a guppy swimming near some aquatic plants

Tank Conditions

Tank size

Guppies are very small with the largest only getting to about 2 inches and they don’t release a lot of bio load into the water. The fish therefore don’t require very large tanks as long as you have a gallon of water for every inch of fish. The minimum tank size for guppies is a 5 gallon one.

Water pH

In their natural habitats, Guppies live in close to neutral waters with a pH of about 7. It’s recommended to maintain the pH in your fish water as close to 7 as you can.


Guppies thrive in fresh warm waters with temperatures ranging between 75 to 82 degrees Fahrenheit. A water heater within the tank is necessary to ensure the correct water temperature at all times. 

Experts recommend that aquarists place the water heater at one point of the aquarium and a thermometer at the other end. This is because the water must travel all the way to the other end of the tank, making sure you have a consistent temperature throughout the tank.


Filtration is an important aspect of a guppy fish tank and the size of the filters depend on the size of the aquarium. Guppies are not known for creating a lot of waste within the tank. With that in mind, you don’t need to invest in an expensive filter if all you have are Guppies.  Since Guppies are tiny fish, the intake of the filtration system should have a mesh to avoid sucking up your pets.


You should place decorations of live or plastic plants, hollow loops, and substrate for your fish to play with. Remember Guppies are active fish that could easily get stressed if they don’t have things to hide and play.

Tank Maintenance

You should clean your fish tank once in a week to maintain healthy water conditions. 25 percent weekly water changes are also ideal at ensuring good water quality for your fish and minimizing illnesses. 

Other than cleaning and water changes, Guppies don’t really require much for attention.  They’re known for being great pets if you’re a busy person.  

a guppy with a tail that looks like a swordtail fish
a silver guppy with a red tail that flairs out

Best Tank Mates for Guppies

As Guppies are community fish and hardy they can get along well with several species. Here is a list of best tank mates for the Guppies –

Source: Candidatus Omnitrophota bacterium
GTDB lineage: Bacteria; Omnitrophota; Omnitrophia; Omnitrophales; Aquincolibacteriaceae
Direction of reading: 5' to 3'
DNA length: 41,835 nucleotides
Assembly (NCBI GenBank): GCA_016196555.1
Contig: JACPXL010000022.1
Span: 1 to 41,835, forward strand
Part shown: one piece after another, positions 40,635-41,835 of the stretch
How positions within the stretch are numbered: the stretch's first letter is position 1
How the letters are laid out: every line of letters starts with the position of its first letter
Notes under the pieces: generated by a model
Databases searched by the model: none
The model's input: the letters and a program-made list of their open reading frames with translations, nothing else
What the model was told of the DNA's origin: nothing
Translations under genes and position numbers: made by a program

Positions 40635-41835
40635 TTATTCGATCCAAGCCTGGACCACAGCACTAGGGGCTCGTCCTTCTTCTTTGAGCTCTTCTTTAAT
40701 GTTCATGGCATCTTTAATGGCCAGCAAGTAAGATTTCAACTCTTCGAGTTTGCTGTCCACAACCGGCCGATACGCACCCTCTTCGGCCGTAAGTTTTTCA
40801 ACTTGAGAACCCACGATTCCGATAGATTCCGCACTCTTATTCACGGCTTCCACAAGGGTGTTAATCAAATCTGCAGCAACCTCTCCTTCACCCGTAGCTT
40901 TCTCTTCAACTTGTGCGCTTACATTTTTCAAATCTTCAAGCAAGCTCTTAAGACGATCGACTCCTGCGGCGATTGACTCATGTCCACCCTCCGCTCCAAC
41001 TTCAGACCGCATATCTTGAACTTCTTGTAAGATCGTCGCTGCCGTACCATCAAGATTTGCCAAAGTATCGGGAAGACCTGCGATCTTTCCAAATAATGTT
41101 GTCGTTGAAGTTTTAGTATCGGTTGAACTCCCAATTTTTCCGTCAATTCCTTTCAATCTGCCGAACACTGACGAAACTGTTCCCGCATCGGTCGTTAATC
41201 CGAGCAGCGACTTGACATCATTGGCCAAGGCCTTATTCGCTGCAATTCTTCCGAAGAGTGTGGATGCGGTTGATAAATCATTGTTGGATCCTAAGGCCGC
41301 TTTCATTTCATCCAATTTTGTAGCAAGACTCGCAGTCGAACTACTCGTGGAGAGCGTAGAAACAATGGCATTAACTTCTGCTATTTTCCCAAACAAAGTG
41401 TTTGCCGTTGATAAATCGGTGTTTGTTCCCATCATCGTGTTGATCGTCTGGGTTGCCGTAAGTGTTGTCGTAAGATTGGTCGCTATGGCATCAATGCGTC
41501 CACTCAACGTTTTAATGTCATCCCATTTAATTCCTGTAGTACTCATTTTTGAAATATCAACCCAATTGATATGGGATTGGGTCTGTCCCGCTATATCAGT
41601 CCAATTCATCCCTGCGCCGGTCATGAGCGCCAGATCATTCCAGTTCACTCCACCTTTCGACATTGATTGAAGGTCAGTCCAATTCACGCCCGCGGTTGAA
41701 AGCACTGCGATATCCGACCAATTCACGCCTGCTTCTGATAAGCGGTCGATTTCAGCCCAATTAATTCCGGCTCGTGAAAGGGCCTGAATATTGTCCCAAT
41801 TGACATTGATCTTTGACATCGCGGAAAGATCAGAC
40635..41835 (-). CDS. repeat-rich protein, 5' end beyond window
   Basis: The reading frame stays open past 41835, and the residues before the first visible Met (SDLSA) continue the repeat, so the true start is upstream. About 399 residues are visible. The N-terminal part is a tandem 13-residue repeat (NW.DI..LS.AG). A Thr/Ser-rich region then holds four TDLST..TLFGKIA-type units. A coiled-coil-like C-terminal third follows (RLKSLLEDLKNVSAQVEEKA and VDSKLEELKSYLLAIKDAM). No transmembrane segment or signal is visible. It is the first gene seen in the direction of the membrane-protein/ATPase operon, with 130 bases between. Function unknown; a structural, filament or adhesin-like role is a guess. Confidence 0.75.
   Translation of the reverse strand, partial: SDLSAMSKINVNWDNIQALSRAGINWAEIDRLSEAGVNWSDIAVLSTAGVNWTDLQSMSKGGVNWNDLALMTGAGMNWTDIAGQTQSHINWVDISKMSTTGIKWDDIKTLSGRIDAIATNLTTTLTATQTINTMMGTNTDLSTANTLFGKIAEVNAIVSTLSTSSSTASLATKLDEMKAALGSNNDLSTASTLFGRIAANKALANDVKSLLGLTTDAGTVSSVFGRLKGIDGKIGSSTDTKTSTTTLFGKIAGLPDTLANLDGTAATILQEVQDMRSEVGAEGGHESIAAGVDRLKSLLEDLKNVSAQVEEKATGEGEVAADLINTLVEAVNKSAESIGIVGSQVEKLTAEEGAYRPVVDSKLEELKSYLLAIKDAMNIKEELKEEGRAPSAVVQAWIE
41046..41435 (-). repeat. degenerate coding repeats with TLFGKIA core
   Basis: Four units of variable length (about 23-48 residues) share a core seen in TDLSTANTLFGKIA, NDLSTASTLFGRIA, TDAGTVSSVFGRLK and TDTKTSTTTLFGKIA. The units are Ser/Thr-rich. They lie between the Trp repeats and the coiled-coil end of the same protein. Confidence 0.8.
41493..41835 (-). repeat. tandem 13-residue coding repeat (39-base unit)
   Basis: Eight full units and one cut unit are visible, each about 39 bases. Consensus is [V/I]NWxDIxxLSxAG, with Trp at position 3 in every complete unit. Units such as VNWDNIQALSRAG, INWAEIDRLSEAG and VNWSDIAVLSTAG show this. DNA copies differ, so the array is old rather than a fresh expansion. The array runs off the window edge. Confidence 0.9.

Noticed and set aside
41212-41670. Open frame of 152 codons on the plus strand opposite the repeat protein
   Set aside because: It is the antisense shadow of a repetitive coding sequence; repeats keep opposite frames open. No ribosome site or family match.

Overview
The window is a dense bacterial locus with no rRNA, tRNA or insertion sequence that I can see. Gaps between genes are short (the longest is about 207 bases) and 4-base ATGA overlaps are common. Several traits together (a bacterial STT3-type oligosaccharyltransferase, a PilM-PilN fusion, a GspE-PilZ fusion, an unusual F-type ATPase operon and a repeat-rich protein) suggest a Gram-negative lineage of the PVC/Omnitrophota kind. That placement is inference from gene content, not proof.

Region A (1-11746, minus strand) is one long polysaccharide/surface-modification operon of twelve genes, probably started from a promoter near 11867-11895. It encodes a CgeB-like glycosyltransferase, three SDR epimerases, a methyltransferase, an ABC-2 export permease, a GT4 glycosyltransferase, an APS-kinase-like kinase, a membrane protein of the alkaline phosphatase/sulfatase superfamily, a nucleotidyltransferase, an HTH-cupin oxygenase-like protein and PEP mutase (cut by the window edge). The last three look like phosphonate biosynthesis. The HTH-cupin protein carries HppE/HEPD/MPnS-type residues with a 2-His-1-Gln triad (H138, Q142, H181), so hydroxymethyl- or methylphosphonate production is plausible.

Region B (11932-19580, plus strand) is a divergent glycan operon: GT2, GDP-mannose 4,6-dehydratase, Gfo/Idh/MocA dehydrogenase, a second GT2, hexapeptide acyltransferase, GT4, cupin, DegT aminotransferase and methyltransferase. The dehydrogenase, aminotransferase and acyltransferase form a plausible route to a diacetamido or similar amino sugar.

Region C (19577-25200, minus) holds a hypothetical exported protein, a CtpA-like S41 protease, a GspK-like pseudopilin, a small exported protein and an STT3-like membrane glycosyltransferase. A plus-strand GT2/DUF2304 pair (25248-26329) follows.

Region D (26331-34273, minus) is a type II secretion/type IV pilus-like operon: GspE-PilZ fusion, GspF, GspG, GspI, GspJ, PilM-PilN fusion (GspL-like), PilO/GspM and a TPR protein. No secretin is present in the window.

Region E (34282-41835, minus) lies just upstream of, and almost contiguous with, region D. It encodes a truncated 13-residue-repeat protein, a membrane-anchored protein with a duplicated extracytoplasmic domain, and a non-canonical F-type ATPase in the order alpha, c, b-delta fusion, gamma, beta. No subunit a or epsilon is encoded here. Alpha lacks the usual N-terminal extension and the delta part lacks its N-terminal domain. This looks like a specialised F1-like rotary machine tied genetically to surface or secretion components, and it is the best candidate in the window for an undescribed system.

Many also keep Angelfish along with the Guppies but it is not a great practice. This is because larger Angelfish can eat the Guppies. Endler’s Livebearers are also great tank mates for the Guppies but they are known to crossbreed with the Guppies. Crossbreeding can lead to the birth of weaker offspring and this is why Guppies and Livebearers are not kept together. Aggressive or large species like Cichlids and Goldfish should also not be kept with the Guppies as they will eat them.

Health Issues

Guppies are susceptible to common illnesses discussed below. The good news is that, despite Guppies being prone to illnesses, most of them are curable if detected early enough. In this section, we’ll also discuss preventative measures to prevent spread of common sicknesses.

Most Guppy illnesses can be controlled or prevented by doing the following:

  • Regular water changes in the tank
  • Maintaining a stable water temperature
  • Feeding the fish quality food and not overfeeding
  • Reduction of stress due to overcrowding or lack of hiding areas
  • Quarantine any new fish for about 2 – 3 weeks before introducing it into the tank

White Spot Disease / Ich

Ich is one of the most common diseases found in Freshwater fish. The disease is caused by a parasite that affects the gills and fins of the body. Poor water conditions and stress are major reasons that can lead to the fish catching this disease. When a fish becomes infected with Ich, it tends to rub against hard objects such as decorations, rocks and the substrate.

a gold and black guppy swimming near some aquatic plants

Symptoms include white spots on the body, breathing difficulty and fish rubbing against hard surfaces. In comparison to other fish diseases, these symptoms make it easy to identify if your fish is infected.